The type of zinc and dose matters significantly. You want zinc acetate (which is twice as effective as zinc gluconate).

Zinc lozenges function differently than a typical oral zinc supplement. The key to its antiviral activity is that the zinc is ionic. Dissolving a lozenge slowly in the mouth provides a steady release of free ions into the nasal cavity, which can reduce respiratory nasal symptoms associated with sickness better than taking a zinc capsule or tablet.

Avoid see-through lozenges. And avoid citric acid. This is commonly added to formulations and can bind tightly to zinc ions, which prevent them from being released. Here’s a link to the one I use.

Critically, for zinc to actually do its job, you need to start taking it right away––at the first sign of symptoms, when you feel you have been exposed to sickness. That’s because it is effective because it interferes with a virus’s replication. 

This would suggest that you have only two or three days before it’s too late to use zinc. After you’re already sick, zinc can’t do much to help.

Action Plan:

  • As soon as you suspect you have cold symptoms, pop a zinc acetate lozenge
  • Let it dissolve in your mouth (this takes about 20 minutes)
  • Pop a new lozenge every 2-3 hours until your symptoms are gone
  • Be sure to supplement with copper, too (if you are surpassing 50mg of Zinc per day)


The anthocyanin content in elderberry has been shown to stimulate the immune system. A study shows that elderberry supplementation can reduce the duration and symptoms of colds. And when used within the first 48 hours of the onset of flu symptoms, it shortens the duration of symptoms by an average of 4 days.

This has, thus far, worked for me without exception (keeping my fingers crossed that the same can be said if I catch COVID-19).

Make sure the dose is between 600 and 900mg per day.

Added perk: For a sugar-avoiding health nut; it tastes amazing. It’s a nice treat to have in the morning without breaking my intermittent-fasting protocol (18:6), and in the evening.

Action Plan

  • Drop the syrup once in the morning and once in the evening

Oregano Oil 

A classic that’s been used for over 2,500 years in folk medicine for treating colds.

This can help to boost the immune system; cleanse the body of fungi, yeasts, bacteria, and viruses; and protect against common illnesses.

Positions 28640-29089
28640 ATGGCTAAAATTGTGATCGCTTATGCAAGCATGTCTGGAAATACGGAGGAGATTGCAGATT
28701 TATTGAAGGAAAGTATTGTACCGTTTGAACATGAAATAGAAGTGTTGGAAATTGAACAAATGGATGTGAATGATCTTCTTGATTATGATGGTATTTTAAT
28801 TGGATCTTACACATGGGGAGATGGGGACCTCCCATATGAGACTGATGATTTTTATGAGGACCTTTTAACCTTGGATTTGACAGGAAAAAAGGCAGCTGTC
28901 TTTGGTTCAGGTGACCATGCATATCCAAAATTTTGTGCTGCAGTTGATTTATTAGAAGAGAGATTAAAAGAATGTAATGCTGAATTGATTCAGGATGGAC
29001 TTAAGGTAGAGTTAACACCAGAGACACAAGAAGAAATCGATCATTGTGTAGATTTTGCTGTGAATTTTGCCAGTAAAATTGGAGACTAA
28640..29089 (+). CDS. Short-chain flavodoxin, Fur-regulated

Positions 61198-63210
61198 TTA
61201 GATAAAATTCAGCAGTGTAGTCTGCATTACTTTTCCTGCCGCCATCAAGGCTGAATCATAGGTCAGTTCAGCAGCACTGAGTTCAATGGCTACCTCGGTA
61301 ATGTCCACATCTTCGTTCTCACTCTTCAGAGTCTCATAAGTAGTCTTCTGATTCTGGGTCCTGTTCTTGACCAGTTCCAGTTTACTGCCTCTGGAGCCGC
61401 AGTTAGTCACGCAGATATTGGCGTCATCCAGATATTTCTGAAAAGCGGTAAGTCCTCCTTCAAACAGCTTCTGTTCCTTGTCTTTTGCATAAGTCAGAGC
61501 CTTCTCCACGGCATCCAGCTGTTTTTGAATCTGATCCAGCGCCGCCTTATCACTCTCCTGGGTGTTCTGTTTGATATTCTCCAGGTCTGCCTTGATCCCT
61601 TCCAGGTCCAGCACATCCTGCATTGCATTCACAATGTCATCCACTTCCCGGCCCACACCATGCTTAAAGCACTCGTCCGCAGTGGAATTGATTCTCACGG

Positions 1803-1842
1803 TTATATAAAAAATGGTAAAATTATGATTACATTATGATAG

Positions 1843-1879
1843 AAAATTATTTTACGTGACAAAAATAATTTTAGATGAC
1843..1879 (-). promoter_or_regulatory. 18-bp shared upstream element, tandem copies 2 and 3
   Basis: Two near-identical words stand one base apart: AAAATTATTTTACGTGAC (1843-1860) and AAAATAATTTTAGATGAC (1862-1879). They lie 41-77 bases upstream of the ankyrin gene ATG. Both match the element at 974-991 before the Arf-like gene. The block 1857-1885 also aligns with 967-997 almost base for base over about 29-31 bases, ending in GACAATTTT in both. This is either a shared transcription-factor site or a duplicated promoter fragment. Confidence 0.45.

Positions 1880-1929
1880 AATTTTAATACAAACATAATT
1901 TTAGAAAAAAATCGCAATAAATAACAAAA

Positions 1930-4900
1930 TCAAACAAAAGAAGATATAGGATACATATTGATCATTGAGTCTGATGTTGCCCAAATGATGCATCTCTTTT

“PubMed, a database of published medical and life sciences literature, lists almost two hundred studies on the beneficial properties of oregano oil and over high hundred studies showing the benefits of carvacrol, one of the primary ingredients of oregano, for bacterial infections, fungal infections, parasites, viruses, inflammation, allergies, tumors, indigestion, candida, small intestine bacterial overgrowth, and even to reduce the side effects of medications and certain drugs.”

“Carvacrol and thymol provide oregano’s antiseptic and antioxidant properties. The terpenes in oregano, pinene and terpinene, contribute to its antiseptic, antiviral, anti-inflammatory, and anesthetic properties. Two long-chain alcohols, linalool and borneol, provide additional antiseptic and antiviral qualities. Finally, the esters lineally acetate and geranyl acetate act as anti fungal agents. It is the combination of these components working together that makes oregano such a potent protector of the immune system.”

Action Plan:

  • I put 6 drops into a capsule and swallow it once a day (otherwise, you need to dilute it in water, because it’s extremely strong and rough on the tongue).

Mushroom Mix 

“One study found that daily consumption of 5 to 10 g of shiitake mushrooms for four weeks significantly improved immunity and lowered inflammation. Shiitake mushrooms also exert antitumor activity and, when used in conjunction with chemotherapy, have been shown to prolong survival time, restore immunological parameters, and improve quality of life.”

“The American College of Nutrition has found that shiitake mushrooms can improve the efficiency of the immune system, improve gut immunity, and decrease inflammation, and lab tests on human cell lines show that shiitake mushrooms can prevent malignant tumor growths by signaling tumor cells to burst in a process called apoptosis.”

“Lastly, shiitake mushrooms have potent anti-microbial properties, making them effective natural antibiotics. One study showed that shiitake only killed disease causing microbes, leaving beneficial bacteria unharmed (in contrast, prescription antibiotics kill off both beneficial and bad bacteria in your body).”

  • Maitake mushrooms are also powerful immunomodulator’s that stimulate the immune system‘s defense reaction
  • The turkey tail mushroom contains bioactive compounds which can stimulate the immune system
  • Tremella can also help fight infections and has long been used as an immune tonic
  • Cordyceps also exhibits potent anti tumor effects and immunomodulating effects. It can help improve the body’s innate immune function

And the king of medicinal mushrooms is Chaga. 

“Chaga increases the production of immune cells IL-6 and lymphocyte, which can help increase the ability to fight pathogens. Other compounds in Chaga help the immune system to differentiate between the body’s cells and foreign cells. Chaga reduces immune hypersensitivity and even reduces the risk of cardiac shock from severe allergic reactions.”